MLB Players Association clinic teaches fundamentals
More than 100 kids get tutorial from former big leaguers at Boston Common
BOSTON -- On a dirt-covered baseball field in the middle of the Boston Common -- a smaller Central Park with thinner patches of foliage and a less-intimidating skyline -- 10-year-old Alexander Quiles is sprinting around the bases. His smile is almost as loud as his scream. He's been out in the sunshine for almost three hours.
His legs move a little faster with each step.
Four blocks away, Copley Plaza is finally open, just more than a week after Boston Marathon bombing suspect Dzhokhar Tsarnaev was captured, finally releasing locals from a city-wide lockdown that created the most eerie of Friday mornings.
Quiles was one of more than 100 kids on the field Saturday, taking advantage of a free clinic offered by the MLB Players Alumni Association, with help from Longwood Giving, that allows children to learn fundamentals from former Major Leaguers, get a free lunch, a few autographs and hours of unrestricted energy release.
For many of these kids, that energy had built up long enough.
"He could stay here all day if you let him, believe me," said Quiles' father, Jose, who lives in Mission Hill about two miles away. "He's still right there, playing around."
Jose Quiles said Little League in Mission Hill went on with their parade last Saturday, the day after the capture.
A full week of answering questions from a 10-year-old about why someone would leave a bomb on the sidewalk was followed with two straight baseball-filled Saturdays for the Quiles family.
"I think they needed that," Jose Quiles said. "We're talking about these kids between the ages of 6-12. They're still young. They don't want to be cooped up.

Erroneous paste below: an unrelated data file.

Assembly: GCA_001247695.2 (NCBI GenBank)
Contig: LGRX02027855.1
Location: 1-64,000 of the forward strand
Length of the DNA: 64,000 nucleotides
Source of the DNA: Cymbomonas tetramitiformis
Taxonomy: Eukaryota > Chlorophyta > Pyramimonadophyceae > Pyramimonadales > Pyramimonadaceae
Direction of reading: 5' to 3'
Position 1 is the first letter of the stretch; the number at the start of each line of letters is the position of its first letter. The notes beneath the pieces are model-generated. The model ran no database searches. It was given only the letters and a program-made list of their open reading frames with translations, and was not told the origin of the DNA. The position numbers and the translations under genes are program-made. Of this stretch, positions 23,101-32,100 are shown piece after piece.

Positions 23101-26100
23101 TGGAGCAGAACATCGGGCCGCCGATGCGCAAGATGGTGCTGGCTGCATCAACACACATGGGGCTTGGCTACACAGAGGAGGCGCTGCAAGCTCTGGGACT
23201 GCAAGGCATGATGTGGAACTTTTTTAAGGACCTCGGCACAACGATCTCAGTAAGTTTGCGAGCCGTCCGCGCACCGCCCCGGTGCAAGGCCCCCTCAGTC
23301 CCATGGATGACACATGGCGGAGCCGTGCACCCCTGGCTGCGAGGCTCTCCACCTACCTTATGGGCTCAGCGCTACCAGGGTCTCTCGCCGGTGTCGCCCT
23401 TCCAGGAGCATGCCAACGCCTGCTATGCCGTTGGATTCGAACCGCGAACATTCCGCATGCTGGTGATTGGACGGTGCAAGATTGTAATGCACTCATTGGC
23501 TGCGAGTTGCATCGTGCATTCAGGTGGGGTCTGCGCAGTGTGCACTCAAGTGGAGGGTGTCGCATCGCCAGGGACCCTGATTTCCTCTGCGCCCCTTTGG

"They like this. We're trying to take their minds off everything going on."
At some point, the hope is that temporary distractions are no longer required. Weeks, maybe. Months, likely. But baseball has played that role well.
Former Red Sox left-hander Bill Lee made one of his infrequent trips into the city on Saturday morning. He claims that spending time with other people isn't one of his favorite activities. He'd rather be in his Vermont home, doing yoga or making more of his specially-designed big-knob wooden bats that he believes should be used by all young baseball players.
However, eager-to-learn children are Lee's exception to the rule, and his glued-on smile paired with the ability to make anyone laugh is a rock-solid alibi.
Lee moved from kid to kid, patting one on the head, telling another to lower his rear when fielding a ground ball. The child listens. He makes a smooth play the next time Lee bounces the ball off the dirt.
"It's funny," says Randy Brenton, a parent from Kingston, Mass., who brought his three kids, Heather, 10, CJ, 8, and Nolan, 6. "When you tell your kids they're not going down properly for a ground ball, and daddy tells them, it doesn't sink in as much as it does coming from an ex-Red Sox player. That seems to have a little more weight to it."
Lee joined former Major Leaguers Kevin McGlinchy, Keith MacWhorter, Joe Morgan (the former Sox manager, not the Reds second baseman), Dave Stenhouse, Joe Johnson, Kevin Buckley, Rawly Eastwick and Bobby Taylor in the effort Saturday morning.
Everything they did seemed to have more weight to it. Relieved parents sipped coffee during a relaxation break on the park benches.
"I work with [kids] all the time," said Lee. "I try to tell them, 'Stay in school, don't lose your day job,' because most of them aren't going to make it. All of them have the heart and desire; they think they're going to be pro ball players, but it's one in a million that makes it."
Quiles said he doesn't expect the clinic to turn his kid into a future Major Leaguer. He's not too worried about that. His son sailed a throw well over a nearby glove being held as a target and Quiles smiled.
In a wide-open park, in a city that could feel freedom on Saturday morning, baseball was simply another distraction.
And it played the part well.
"You're immortal when you're young," Lee said. "Or you think like a 7-year-old. So I tell everybody to think like a 7-year-old. You're indestructible. You're bulletproof."